Monday, August 27, 2007

The New Man In Charge


Dinah sent me this link to a New York Times article about Robert Sillen, a former hospital administrator appointed to reform the California prison medical system. I know FooFoo5 has opinions about medical care in California prisons so I defer to his experiences there. I'm just here to think about change and how this is accomplished.

The Times article makes a point of highlighting Mr. Sillen's brash, at times profane, change-at-all-costs political incorrectness. As a Federally appointed health care receiver he has been put in charge of recreating the correctional health care system and he has threatened to break the bank to do it. Right off the top of my head, I have several thoughts about this.

My first thought is that I think I would like this guy. A straight-shooting administrator---even a profane one---would be a relief from the polished political bureaucracy that grinds ever-so-slowly and ineffectively. If he can get things accomplished by being that way, more power to him.

My second thought is that he probably won't last very long. Bureaucracy punishes efficiency, particularly when it's carried out without proper obeisance to the powers-that-be.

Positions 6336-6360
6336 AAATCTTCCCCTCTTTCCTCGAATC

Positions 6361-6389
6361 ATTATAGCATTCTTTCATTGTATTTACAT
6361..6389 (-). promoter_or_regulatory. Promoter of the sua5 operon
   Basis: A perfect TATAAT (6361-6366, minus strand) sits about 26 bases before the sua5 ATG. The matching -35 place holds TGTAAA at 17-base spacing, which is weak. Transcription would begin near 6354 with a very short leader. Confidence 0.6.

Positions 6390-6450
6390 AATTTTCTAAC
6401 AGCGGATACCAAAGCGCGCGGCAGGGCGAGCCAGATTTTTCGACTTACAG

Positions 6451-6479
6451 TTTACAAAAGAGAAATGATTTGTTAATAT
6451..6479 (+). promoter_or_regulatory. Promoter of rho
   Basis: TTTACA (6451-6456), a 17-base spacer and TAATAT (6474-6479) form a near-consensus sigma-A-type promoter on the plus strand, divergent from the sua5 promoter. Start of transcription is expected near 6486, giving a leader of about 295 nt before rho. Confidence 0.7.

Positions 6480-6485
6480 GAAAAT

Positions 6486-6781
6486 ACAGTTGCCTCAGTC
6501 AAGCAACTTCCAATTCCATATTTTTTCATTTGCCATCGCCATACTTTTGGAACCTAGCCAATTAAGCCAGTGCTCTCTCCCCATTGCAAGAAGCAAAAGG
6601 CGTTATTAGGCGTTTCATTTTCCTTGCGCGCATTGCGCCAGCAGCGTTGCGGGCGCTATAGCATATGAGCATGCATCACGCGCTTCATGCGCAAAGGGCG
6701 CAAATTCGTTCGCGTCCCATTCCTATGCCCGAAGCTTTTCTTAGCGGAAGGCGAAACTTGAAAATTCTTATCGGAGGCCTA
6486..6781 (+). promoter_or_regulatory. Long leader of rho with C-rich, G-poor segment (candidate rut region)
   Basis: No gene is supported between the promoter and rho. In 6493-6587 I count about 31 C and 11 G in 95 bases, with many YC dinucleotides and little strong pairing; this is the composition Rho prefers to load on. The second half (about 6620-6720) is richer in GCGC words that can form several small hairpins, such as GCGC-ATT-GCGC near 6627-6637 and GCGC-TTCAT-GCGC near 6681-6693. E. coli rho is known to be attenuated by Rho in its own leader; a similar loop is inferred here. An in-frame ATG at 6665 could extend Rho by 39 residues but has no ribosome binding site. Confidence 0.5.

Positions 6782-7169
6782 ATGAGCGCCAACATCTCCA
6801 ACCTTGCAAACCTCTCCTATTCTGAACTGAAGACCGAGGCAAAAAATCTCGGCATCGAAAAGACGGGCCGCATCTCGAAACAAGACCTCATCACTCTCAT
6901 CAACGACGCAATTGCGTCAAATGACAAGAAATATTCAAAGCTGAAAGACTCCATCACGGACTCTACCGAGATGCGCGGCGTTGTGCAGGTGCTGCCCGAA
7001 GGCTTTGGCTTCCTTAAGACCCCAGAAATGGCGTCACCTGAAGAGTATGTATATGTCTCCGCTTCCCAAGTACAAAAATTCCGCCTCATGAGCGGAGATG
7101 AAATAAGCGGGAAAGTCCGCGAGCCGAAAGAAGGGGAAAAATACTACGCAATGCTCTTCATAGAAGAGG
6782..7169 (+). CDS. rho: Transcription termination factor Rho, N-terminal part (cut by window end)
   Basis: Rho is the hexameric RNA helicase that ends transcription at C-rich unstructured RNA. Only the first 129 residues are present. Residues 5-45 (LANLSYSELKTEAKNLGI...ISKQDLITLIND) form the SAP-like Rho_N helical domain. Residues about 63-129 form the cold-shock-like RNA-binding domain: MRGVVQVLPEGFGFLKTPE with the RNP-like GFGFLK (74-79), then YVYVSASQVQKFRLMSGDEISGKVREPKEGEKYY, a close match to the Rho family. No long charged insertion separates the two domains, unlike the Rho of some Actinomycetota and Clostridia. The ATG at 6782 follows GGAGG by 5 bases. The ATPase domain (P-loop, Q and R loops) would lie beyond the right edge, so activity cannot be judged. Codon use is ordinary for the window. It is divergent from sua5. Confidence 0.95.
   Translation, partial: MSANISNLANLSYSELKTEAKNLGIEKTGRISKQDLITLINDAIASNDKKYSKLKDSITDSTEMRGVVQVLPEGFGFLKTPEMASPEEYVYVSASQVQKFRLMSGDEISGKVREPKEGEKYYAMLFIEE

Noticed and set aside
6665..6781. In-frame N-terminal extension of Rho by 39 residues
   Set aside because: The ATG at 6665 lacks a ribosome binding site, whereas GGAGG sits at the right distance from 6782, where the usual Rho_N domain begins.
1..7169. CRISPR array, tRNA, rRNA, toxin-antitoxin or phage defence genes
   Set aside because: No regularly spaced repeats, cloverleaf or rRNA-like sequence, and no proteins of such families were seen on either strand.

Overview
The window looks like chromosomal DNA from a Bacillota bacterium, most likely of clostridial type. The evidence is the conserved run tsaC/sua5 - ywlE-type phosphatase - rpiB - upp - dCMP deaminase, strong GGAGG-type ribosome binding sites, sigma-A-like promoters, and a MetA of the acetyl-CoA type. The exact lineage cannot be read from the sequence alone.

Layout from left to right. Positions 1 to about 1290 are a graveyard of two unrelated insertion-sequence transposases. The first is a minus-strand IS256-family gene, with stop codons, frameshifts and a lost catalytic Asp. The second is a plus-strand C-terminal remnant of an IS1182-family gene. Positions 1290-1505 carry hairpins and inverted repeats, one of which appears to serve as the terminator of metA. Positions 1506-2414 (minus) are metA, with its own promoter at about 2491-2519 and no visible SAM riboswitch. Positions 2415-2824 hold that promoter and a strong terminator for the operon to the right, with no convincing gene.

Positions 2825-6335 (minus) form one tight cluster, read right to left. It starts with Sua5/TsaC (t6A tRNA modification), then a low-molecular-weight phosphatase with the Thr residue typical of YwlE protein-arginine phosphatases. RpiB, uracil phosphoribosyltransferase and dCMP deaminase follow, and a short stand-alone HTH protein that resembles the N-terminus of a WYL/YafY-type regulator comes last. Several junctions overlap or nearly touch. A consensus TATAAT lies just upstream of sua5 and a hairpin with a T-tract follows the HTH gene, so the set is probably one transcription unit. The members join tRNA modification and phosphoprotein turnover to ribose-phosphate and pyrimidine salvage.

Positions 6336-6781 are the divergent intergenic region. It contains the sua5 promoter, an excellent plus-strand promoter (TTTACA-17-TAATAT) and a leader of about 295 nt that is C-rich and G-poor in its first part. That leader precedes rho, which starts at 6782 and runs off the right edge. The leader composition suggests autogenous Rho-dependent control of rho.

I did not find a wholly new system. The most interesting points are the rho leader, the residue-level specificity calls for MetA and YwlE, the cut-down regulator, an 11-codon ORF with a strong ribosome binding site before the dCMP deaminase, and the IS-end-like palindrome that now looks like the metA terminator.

My third thought was triggered by this passage: "Mr. Sillen, whose $500,000 annual salary puts him among California’s highest paid public officials, said he had never visited a prison or thought much about the penal system until a recruiter called last year to persuade him to accept what the recruiter called a “mission impossible."

Oy. Uffda.

The man charged with reforming correctional health care has never been inside a prison. When he visited a penitentiary he was surprised to find "no sinks, no phones, no faxes, no way to communicate, no nothing". What? No phone? I'm shocked! Shocked, I tell you! As they used to say in the old Lost In Space show: "Danger, Will Robinson!" He is not a clinician, nor does he have correctional experience. Does anyone besides me think this is a bit odd? What were the Feds smoking? I hope he has clinical and correctional advisors he will listen to.

On the positive side, he's stating the obvious that everyone in free society needs to hear. He criticizes "tough on crime" policies that don't take into consideration the demand for health care services that these policies require. On the correctional administrative side, he criticizes prison officials who build new facilities without regard for treatment infrastructure. These are obvious things that need to be said loudly and repeatedly so no one forgets.

I wish him well.